When I first set out on this Quran project, I intended it to be merely a journal of my reactions and residual thoughts. Turns out, that’s not how I work and it basically became a series of essays. Because it’s been taking so long to do, I decided some months ago to revise my approach and read ahead to the end of the Quran, just jotting my first impressions down in notes. I did this, using my English-only Quran since it’s small and easy to carry. Months later, now that I’ve come in my blog to Surah 38, ص, “Ṣaad,” (pronounced like “psalm” but with the LM swapped out for a D), I re-read the surah and then re-read my earlier notes:
Yeah, those notes hold up. This is basically my same reaction re-reading Surah Ṣaad for the second time.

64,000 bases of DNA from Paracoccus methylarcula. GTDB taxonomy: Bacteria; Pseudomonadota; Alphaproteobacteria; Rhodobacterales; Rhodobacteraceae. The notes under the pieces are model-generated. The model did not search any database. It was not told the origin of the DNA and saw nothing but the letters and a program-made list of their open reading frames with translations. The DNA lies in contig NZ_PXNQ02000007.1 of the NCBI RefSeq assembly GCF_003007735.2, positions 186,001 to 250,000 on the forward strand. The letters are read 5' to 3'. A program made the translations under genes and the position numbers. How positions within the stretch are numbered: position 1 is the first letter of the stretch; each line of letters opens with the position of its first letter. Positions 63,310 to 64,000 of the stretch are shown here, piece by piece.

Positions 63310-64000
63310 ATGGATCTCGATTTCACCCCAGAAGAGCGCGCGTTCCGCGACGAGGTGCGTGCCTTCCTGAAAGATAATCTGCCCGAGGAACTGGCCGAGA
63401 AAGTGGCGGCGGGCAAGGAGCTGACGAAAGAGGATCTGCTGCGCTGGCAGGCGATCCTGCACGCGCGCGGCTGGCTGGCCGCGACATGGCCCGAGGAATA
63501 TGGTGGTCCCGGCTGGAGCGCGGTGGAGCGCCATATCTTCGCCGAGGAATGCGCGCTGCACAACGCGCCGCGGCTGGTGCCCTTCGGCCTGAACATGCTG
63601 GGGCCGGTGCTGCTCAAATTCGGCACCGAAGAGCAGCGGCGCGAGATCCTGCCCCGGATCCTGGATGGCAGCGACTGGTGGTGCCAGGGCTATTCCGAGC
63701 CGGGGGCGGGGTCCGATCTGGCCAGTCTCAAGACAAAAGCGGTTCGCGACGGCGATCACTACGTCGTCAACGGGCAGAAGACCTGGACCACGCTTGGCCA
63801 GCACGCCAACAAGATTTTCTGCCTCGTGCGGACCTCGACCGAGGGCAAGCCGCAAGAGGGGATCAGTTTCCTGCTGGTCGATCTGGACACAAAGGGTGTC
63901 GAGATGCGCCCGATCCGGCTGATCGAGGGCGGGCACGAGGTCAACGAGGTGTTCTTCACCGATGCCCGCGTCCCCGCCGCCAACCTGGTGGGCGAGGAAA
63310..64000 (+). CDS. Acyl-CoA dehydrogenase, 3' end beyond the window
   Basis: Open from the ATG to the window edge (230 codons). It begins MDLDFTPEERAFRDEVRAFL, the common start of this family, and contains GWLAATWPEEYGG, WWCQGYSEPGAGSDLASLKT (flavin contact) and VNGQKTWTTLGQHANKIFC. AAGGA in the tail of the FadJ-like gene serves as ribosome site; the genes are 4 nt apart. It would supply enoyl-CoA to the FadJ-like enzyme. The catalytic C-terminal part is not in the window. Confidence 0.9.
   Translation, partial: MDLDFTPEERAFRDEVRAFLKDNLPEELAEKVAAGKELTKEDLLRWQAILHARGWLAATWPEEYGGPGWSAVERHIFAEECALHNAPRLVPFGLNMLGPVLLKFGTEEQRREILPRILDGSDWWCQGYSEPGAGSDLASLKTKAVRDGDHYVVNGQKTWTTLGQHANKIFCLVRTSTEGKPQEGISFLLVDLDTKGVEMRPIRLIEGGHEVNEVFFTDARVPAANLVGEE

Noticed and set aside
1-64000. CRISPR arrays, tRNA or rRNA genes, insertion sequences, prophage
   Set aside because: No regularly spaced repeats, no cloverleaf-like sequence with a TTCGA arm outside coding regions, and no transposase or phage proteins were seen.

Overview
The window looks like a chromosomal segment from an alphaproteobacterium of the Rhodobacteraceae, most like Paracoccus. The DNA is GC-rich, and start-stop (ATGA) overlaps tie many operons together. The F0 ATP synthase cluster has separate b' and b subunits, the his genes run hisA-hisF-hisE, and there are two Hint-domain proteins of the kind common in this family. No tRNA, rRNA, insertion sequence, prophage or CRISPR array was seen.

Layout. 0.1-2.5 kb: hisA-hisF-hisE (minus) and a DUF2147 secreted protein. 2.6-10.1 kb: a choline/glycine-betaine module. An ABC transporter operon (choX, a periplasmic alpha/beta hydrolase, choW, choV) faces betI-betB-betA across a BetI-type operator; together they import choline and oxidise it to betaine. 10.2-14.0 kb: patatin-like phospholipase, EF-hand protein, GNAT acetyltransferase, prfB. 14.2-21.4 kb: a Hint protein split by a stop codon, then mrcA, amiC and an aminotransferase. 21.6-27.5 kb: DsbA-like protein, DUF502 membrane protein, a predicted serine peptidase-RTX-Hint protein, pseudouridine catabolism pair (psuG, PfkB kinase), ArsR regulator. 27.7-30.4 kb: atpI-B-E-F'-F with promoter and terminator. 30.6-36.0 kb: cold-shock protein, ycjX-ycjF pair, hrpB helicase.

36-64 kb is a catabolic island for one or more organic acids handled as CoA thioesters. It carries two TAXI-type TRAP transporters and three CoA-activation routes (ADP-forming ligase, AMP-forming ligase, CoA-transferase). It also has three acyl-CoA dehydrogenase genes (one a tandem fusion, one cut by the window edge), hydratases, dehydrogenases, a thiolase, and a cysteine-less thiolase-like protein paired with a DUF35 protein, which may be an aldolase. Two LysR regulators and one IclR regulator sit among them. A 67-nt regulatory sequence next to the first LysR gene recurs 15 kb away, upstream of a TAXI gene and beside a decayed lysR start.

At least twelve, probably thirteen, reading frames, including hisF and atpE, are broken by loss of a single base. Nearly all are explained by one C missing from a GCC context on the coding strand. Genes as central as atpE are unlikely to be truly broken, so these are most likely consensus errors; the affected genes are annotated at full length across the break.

So let’s unpack this. If you want a more coherent experience than my own, I’d suggest you read Yusuf Ali’s translation, rather than my usual recommend of Sahih International. He smooths out some of the more surprising wrinkles without reshaping too much of the text. Though there is a lot of interesting theological material and linguistic trivia in this surah, I’m going to center in today on the narratives that most caught my attention: David, Solomon, Job, and Iblees.Continue reading